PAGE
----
Males and females of A. swainsoni were kept together in small mesh cages (28 cm × 30 cm × 18 cm). Females laid eggs into Maackia Amurensis branches. The branches were maintained as above. After a few weeks, larvae began to eject frass, which was collected as above in our laboratory (two samples) in 2022. In 2023, three larvae and frass were collected from the infested wood cut in Fukushima prefecture.

All frass was freeze-dried for 16 h at − 30 °C before extraction. Dried samples were weighed and then extracted in 5–8 mL of n-hexane (HPLC grade, Fujifilm-Wako, Osaka, Japan) for 5 min. Sample sizes of each frass were 10 for A. bungii, 5 for A. glabripennis and A. swainsoni, 3 for A. malasiaca.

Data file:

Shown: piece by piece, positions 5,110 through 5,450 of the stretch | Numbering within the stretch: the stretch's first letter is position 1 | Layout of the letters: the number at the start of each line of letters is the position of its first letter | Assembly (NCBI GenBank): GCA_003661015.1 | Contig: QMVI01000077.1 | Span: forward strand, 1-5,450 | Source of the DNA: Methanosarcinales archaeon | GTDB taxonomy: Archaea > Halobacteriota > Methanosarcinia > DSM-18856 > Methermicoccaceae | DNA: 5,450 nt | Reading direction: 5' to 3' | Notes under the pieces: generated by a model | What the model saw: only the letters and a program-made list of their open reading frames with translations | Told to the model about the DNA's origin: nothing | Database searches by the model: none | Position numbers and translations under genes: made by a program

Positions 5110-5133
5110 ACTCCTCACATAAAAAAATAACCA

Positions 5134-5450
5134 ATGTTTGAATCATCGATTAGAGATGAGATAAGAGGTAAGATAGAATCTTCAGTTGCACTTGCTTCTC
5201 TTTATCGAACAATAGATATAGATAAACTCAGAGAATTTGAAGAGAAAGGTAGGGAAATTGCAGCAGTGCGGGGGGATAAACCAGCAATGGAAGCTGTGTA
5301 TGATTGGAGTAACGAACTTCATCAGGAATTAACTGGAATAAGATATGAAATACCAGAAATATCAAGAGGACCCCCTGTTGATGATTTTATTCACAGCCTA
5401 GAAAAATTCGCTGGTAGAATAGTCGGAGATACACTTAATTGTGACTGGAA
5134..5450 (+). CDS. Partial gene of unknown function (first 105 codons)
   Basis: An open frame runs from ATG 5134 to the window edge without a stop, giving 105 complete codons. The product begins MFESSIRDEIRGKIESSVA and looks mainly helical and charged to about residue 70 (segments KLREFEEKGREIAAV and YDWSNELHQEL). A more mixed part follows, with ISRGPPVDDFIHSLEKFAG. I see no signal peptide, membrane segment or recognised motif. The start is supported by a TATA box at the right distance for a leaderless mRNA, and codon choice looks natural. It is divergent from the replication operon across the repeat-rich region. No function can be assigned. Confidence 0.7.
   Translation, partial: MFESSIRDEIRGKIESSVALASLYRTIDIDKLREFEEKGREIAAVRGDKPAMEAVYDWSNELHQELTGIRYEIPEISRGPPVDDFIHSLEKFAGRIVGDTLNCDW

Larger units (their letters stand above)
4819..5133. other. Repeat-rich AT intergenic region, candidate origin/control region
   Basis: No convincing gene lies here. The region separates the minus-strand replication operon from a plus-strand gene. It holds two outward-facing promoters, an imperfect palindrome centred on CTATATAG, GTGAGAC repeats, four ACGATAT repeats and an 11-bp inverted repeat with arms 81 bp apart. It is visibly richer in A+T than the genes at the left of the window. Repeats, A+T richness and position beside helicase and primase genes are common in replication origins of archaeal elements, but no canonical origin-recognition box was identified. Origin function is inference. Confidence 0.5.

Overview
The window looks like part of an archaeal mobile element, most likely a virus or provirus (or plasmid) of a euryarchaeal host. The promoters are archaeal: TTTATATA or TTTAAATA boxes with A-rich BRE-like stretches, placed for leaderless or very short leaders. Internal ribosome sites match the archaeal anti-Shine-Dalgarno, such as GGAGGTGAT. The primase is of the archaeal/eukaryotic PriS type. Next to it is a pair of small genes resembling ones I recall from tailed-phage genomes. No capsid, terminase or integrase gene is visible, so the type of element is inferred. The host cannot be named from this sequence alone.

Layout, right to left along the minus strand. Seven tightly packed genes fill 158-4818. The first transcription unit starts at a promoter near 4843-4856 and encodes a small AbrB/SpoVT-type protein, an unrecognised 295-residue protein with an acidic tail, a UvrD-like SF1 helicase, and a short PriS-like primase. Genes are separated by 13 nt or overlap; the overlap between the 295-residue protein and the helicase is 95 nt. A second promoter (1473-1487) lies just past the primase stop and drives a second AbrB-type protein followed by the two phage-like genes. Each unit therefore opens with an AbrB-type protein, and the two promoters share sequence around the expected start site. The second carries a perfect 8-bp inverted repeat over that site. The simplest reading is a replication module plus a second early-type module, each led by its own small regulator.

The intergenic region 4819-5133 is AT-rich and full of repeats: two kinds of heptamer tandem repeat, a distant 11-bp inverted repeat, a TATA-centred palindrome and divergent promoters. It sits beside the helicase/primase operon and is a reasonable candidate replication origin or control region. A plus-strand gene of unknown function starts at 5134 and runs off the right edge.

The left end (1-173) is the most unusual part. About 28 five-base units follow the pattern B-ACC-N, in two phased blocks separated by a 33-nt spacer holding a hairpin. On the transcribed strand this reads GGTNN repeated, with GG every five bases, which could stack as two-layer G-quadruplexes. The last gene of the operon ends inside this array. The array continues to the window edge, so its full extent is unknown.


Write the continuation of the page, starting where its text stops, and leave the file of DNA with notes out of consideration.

Larvae were placed on filter paper for 20 min to void faeces and then frozen (− 30 °C). Each larva was put into a glass vial (5–12 mL) and extracted with n-hexane for 5 min. Sample sizes of each larva were 5 for A. bungii, 5 for A. glabripennis, 3 for A. malasiaca, and 5 for A. swainsoni.

Hexane extracts were filtered and poured through a silica gel column (Wakogel C-300, 0.5 g, Fujifilm-Wako). The final volume of extracts after concentration depended on frass volume or larval size, but 0.001 g equivalent of frass sample or 0.01 larva equivalent dissolved in 1 µL n-hexane was injected into the GC–MS.

Females of A. bungii were introduced into a meshed cage with a plum tree in a pot (2 years old, 100 cm high) and allowed to lay freely for 2 days. After 2–3 weeks, hatched larvae started to eject frass. At the same time, sawdust was collected by hand-sawing for analysis to confirm the components of the host plant. Frass and sawdust were extracted as above.